It is difficult to make boundaries on what’s running on kernel mode in the AmigaOS because of the type of kernel choose on AmigaOS: exo-kernel . That’s to postponed interrupt task or immediate task which normally runs the kernel(traps) to user mode. This is done,
By the means of signal and message passing to delegate or differed job to ‘lower’ task priority.
So (perhaps I’m slightly wrong) except immediate task (interrupt routine which have superuser mode set on CPU) all tasks running above 5(AmigaDOS handler task) are considered ´kernel’ code.
Then it’s nice not to set a common program not above 4 with a changetaskpri AmigaDOS command. Normally, iirm Workbench is 1 in priority.
A nice Unix command equivalent to AmigaDOS nice is to decrease priority of task to -1 negative value.
Alternatively if you want your application to go faster there’s the solution to set 1 to 4 in priorities but at your own risk, above 4: 5-10-20 are considered or equivalent Unix to kernel rings of literature (in Unix books..).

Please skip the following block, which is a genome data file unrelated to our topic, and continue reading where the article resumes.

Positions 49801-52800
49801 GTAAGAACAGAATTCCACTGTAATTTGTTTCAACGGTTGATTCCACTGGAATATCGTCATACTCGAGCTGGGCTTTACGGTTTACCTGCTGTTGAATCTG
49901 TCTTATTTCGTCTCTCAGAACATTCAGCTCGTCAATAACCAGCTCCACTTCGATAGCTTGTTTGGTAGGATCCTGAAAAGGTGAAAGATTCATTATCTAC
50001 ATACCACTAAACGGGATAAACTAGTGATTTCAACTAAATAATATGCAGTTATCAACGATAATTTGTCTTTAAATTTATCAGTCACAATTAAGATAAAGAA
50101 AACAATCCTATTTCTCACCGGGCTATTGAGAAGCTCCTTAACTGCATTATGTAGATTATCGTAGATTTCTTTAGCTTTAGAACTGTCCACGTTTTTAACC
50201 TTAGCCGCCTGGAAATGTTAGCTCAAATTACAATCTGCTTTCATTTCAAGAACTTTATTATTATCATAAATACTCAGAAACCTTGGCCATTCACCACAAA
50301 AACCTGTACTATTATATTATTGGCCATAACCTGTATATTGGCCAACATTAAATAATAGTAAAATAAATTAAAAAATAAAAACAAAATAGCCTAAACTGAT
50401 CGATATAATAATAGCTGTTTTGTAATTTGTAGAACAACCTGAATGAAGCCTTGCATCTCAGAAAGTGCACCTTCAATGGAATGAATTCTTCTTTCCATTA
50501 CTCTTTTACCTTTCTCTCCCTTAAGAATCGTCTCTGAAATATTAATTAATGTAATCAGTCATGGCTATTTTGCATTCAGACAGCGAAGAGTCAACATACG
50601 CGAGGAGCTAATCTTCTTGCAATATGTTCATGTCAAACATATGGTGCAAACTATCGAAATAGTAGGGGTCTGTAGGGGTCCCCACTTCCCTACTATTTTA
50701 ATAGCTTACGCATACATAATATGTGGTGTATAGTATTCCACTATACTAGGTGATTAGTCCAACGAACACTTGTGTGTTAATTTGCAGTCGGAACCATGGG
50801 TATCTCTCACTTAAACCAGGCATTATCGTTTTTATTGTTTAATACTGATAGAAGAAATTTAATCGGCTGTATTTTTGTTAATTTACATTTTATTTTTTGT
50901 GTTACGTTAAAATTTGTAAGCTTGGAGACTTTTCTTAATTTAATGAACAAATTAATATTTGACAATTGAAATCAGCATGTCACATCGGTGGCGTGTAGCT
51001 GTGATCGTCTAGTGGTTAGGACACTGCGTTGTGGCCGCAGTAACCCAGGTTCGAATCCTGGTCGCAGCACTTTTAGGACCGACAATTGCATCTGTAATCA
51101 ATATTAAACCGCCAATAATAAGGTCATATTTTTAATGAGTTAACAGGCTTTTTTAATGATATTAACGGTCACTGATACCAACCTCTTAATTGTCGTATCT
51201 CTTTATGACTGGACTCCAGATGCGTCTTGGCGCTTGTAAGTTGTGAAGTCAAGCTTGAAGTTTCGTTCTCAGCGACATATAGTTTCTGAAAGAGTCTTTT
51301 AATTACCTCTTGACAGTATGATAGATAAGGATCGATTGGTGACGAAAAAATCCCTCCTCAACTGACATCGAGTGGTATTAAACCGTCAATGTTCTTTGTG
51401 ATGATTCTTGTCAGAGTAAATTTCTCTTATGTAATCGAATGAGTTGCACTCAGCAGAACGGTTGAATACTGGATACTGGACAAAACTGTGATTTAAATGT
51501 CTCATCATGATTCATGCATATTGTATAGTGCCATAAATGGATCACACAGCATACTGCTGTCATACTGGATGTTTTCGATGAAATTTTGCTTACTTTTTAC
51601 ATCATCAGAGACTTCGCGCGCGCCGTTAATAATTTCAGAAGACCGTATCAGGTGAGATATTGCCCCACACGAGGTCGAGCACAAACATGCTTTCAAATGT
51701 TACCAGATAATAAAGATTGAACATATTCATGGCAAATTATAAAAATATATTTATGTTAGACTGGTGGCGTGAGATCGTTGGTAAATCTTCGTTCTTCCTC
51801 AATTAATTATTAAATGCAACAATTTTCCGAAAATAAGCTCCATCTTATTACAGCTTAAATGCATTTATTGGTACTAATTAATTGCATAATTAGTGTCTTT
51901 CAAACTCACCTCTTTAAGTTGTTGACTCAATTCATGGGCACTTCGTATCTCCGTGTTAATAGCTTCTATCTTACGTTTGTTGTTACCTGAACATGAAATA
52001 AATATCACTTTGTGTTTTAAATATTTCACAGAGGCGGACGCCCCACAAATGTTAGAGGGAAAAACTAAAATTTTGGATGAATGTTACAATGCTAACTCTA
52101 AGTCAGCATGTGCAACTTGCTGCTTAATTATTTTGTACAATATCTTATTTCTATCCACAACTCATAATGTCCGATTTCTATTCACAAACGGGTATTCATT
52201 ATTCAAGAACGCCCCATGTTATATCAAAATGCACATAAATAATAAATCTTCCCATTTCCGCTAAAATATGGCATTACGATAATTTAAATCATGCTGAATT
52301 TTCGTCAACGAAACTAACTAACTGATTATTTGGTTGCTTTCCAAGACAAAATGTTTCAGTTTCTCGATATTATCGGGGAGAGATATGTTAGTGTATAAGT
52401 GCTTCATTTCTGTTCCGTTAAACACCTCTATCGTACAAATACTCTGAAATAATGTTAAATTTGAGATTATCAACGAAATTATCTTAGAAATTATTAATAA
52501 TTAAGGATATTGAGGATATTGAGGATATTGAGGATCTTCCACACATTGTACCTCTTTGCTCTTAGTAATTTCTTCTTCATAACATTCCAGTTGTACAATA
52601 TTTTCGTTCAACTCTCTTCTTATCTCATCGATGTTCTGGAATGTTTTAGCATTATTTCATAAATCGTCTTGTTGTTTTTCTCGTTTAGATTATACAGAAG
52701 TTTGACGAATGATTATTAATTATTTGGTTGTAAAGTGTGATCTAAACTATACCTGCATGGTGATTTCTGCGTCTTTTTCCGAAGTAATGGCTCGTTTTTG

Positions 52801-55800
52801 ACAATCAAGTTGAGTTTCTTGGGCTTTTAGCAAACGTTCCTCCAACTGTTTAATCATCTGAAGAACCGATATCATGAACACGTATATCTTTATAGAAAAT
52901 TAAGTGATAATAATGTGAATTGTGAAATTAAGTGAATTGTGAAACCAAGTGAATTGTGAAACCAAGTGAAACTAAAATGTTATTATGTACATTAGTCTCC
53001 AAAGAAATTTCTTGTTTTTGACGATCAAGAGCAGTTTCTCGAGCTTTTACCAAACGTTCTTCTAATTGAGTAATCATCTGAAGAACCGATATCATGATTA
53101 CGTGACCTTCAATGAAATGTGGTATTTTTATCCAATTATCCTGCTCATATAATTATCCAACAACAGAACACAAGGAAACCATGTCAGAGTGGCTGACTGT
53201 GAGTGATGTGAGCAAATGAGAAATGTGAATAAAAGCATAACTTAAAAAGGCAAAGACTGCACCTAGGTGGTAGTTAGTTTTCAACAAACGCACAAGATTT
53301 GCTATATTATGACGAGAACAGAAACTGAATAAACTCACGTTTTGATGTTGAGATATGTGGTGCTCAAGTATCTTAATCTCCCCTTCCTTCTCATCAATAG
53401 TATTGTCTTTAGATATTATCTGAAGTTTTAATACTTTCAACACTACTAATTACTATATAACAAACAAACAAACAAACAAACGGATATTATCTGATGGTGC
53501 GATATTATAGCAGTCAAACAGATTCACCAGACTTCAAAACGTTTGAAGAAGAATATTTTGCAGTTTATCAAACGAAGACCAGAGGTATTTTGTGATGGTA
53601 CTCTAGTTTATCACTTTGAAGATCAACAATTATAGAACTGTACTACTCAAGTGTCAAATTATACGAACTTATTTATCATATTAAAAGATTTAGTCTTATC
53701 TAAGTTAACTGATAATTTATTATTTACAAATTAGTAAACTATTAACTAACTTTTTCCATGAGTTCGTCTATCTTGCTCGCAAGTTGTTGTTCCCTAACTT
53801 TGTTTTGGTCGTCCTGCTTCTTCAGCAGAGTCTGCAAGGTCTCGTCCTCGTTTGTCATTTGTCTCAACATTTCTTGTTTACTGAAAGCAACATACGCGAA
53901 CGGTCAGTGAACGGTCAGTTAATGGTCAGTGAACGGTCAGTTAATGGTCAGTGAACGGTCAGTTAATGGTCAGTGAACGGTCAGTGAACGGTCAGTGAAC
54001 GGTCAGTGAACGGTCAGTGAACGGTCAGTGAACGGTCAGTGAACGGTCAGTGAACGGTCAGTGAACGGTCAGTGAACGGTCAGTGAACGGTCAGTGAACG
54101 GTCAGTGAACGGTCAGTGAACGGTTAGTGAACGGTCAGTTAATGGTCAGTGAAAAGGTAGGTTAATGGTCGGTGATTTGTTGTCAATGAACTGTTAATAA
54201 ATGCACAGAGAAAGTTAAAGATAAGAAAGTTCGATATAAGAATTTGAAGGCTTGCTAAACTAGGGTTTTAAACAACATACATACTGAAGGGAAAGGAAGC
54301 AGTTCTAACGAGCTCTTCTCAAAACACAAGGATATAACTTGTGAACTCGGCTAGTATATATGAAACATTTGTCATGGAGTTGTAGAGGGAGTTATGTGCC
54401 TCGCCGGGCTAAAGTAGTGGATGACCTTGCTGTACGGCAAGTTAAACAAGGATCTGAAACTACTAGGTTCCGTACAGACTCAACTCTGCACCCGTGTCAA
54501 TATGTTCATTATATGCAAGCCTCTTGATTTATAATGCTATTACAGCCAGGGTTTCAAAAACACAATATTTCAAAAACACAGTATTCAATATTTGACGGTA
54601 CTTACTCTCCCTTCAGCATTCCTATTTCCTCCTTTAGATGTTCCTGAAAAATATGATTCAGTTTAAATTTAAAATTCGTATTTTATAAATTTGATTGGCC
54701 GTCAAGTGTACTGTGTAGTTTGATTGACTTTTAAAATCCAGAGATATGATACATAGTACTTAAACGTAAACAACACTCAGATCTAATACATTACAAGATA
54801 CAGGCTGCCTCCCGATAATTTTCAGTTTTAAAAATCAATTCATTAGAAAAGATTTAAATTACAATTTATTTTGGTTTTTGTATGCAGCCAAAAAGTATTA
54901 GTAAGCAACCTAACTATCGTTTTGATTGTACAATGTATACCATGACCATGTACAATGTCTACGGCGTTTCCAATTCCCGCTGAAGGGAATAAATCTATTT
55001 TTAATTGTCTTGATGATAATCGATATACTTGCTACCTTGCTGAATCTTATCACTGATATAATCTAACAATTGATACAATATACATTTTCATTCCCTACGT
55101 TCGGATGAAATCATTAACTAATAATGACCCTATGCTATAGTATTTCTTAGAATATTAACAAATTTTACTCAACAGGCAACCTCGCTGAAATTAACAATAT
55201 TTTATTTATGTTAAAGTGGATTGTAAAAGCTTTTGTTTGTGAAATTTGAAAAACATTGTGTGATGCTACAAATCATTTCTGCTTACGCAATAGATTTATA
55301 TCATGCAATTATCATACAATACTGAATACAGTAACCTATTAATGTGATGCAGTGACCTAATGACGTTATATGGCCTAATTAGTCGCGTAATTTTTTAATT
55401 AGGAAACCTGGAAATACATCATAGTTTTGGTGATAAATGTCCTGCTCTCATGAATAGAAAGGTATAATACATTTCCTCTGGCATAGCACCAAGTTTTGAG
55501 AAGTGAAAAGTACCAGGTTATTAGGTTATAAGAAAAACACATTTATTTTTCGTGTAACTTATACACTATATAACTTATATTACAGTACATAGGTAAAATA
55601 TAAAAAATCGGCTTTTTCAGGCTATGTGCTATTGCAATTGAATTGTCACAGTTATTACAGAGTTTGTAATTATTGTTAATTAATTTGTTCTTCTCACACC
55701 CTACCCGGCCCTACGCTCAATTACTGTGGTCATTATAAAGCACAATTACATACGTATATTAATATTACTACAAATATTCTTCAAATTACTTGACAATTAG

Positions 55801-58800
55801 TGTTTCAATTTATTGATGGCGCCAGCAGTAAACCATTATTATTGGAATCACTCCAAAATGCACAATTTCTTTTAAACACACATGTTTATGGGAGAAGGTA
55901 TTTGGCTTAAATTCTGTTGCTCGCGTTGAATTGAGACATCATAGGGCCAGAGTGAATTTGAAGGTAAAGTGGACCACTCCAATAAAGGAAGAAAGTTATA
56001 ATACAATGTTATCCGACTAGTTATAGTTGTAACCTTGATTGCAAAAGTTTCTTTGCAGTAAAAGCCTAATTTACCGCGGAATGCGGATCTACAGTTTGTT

We have critical code in disable()/enable() kernel code but even with multicore, we have to keep them very short time, so spinlock at this level are perhaps not the solution.
For ´normal’ kernel mode we have forbid()/permit() to stops multitasking; here we can use spinlock but the ideal would be not to stops multitasking on all cores. Isn’t it?
Despite we have not to use spinlock for user.
And have a true message passing for Send()/SendIO() which duplicates data message (up to 64Ko limits) to avoid race condition (or ) when Send() is done to a task on different core; between cores. That’s the difficulty! How to detect task belonging to a core or even migrating to another core during its lifetime..
DGILLES - os4depot.net 18/12/2022
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